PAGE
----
Israel Adesanya opens up about facing racism in Aotearoa

Headlines 23/09/2020

Arriving in New Zealand as a 10-year-old, Israel Adesanya had no idea what racism was - but that changed within a matter of days.

Speaking to the Daily Telegraph, the Nigerian-born UFC champion has opened the lid on facing bigotry head-on in New Zealand.

Days away from defending his middleweight title  against Paulo Costa at UFC 253, 'The Last Stylebender' says he was religiously bullied from his first day of school in Whanganui, because he looked different to the other kids.

"I didn't realise me being black was a problem, until I got to New Zealand," Adesanya says.

"I'm like, 'Why are you being mean to me, why can't you be kind?'

"My first week in school, there was a kid who was being a dick to me. He lived down the road, he kept riding by my house with his friend telling me, 'Go back to your own country black'.

"I didn't understand it - it was so foreign. I didn't even know this guy, why was he being so mean to me?"

Adesanya eventually stood up for himself, engaging in a school-wide brawl with the kid, but he struggles to "fathom having that kind of hatred" to pick on someone because of their skin colour.

"That next week at school, he came up to me after interval and pushed me to the ground, and I lost my s**t," he says.

"I beat him up, from D block to K block. I beat him up for about a minute and a half, and I was crying while I was whooping his ass, then I ran away and went to hide. 

"It was a pretty traumatic experience for myself. I just didn't understand, why are you being mean to me because of the colour of my skin? 

"I still can't fathom it because I'm not of that creed."

Back in June, the 31-year-old made a moving, heartfelt speech at a 'Black Lives Matter' rally at Auckland's Aotea Square.

"I've been angry, I'm pissed off," Adesanya told a large crowd. "How many of you walk into a store and have to put your hands behind your back just so they don't think you're stealing?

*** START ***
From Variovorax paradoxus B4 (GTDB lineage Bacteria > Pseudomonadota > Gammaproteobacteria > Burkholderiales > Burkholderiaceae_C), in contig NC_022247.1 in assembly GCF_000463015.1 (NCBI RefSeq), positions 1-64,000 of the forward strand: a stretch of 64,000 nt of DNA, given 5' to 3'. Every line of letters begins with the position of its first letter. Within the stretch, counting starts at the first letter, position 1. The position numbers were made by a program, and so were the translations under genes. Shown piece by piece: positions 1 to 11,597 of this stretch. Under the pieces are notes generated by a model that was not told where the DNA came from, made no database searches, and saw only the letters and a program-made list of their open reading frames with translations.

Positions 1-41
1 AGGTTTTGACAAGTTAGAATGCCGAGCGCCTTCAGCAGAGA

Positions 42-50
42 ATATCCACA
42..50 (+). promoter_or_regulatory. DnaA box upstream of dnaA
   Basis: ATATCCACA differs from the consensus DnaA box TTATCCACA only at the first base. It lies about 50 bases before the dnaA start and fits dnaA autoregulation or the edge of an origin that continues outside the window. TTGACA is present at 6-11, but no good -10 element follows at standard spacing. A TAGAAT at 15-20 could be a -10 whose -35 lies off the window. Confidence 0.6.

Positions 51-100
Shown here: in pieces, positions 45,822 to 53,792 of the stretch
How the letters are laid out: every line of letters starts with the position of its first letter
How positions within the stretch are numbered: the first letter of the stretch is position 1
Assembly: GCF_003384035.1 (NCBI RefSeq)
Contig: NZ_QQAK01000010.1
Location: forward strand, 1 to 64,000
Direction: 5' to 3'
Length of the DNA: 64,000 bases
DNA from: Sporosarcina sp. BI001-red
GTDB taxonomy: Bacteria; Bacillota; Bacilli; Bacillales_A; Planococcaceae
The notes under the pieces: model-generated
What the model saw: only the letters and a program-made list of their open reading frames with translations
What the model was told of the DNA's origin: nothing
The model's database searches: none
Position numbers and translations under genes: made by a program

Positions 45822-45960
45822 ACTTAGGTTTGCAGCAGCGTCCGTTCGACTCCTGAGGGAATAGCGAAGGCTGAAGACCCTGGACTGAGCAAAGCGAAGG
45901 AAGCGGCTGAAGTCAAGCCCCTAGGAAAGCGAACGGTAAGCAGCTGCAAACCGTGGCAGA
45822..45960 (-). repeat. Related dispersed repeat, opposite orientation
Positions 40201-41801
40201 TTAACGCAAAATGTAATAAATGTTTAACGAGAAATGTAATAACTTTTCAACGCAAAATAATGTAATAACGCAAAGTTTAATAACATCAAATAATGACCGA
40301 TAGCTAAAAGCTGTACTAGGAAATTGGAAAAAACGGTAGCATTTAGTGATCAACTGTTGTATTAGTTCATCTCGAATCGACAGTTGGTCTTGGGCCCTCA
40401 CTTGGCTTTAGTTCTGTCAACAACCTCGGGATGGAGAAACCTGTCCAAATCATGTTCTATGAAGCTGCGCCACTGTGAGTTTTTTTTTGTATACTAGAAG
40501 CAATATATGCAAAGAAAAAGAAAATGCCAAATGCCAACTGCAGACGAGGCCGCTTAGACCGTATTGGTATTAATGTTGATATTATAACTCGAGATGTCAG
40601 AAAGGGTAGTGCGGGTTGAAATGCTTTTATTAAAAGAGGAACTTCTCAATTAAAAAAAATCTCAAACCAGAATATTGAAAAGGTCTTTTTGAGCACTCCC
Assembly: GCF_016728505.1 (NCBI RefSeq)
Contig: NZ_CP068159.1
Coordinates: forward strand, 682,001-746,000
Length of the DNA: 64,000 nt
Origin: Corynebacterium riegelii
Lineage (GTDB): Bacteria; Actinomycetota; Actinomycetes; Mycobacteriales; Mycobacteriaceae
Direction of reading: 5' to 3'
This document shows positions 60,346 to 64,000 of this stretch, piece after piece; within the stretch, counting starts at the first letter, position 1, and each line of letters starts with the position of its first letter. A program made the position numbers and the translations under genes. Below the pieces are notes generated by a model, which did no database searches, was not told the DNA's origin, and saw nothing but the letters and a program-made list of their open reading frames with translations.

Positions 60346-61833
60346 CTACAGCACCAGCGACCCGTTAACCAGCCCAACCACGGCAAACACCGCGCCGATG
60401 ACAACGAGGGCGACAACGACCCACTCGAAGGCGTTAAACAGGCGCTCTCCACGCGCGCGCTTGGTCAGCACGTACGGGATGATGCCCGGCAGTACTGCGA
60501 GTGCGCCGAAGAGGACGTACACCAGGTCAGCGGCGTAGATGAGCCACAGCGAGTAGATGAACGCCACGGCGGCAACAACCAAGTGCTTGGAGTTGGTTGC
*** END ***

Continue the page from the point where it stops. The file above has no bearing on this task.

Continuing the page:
"How many of you walk down the street and have to smile, and try to make the person who you can see is already scared of you feel comfortable?"

"I just moved and I'm on the top floor, and I have to go in the elevator," he said. "Three times already, I've had to have racist, scared white people jump when they see me and I smile at them.

"So now I've got to stay to the side and let them walk through, just so they don't get scared when they see me. 

"Why? Because I'm black... just because I'm black. 

"What did I do? I didn't have a choice. 

"If I had a choice, I'd still be black."

Those comments still resonate with the City Kickboxing mixed martial artist, who tells the Daily Telegraph spreading awareness isn't enough anymore. Racial and social injustices have to come to an end.

"What the f***, are you stuck in 1942? It's like people's sexual orientation or their religion... everybody is just fighting each other.

"I don't think people realise that the powers that be want us to be divided, because that way we don't focus on the real problem, which is the powers that are perpetrating evils in this world.

"When the march happened, I spoke out and am really proud of what I said. I was really angry and I reacted, but it hasn't stopped yet.

"Reporters asked me this week, 'are you trying to bring awareness?' What is there to bring awareness to? 

"We all know what's f***ing happening. Like Jay Z said, 'I'm past kneeling'. 

"There's no point in bringing awareness no more - what we need is for the world to change. Talk to the lawmakers, the councilmen, the mayors, your own city, your own town, your own city and demand change from whatever you feel is wrong.

"I'm doing my best to make a change in my own world. I can't change the world, but I can change the world around me and I think people should try to do that, because it's a shame to see what's happening to black people all around the world."

Adesanya says he is no activist and has many faults that he works on every day. He just wants to carry on fighting and establish himself as one of the greatest combat athletes of all time.

"I'm still human, I'm me and I'm still figuring out my own self.

"I'm just a regular dude doing extra regular s**t and I'm doing it very well.

"But I'm still the dude who walks around barefoot in west Auckland, walking his dogs through the mud.

"I'm still that guy with his headphones on at Pak 'n Save, trying to get my shopping done without having 20 people asking for photos."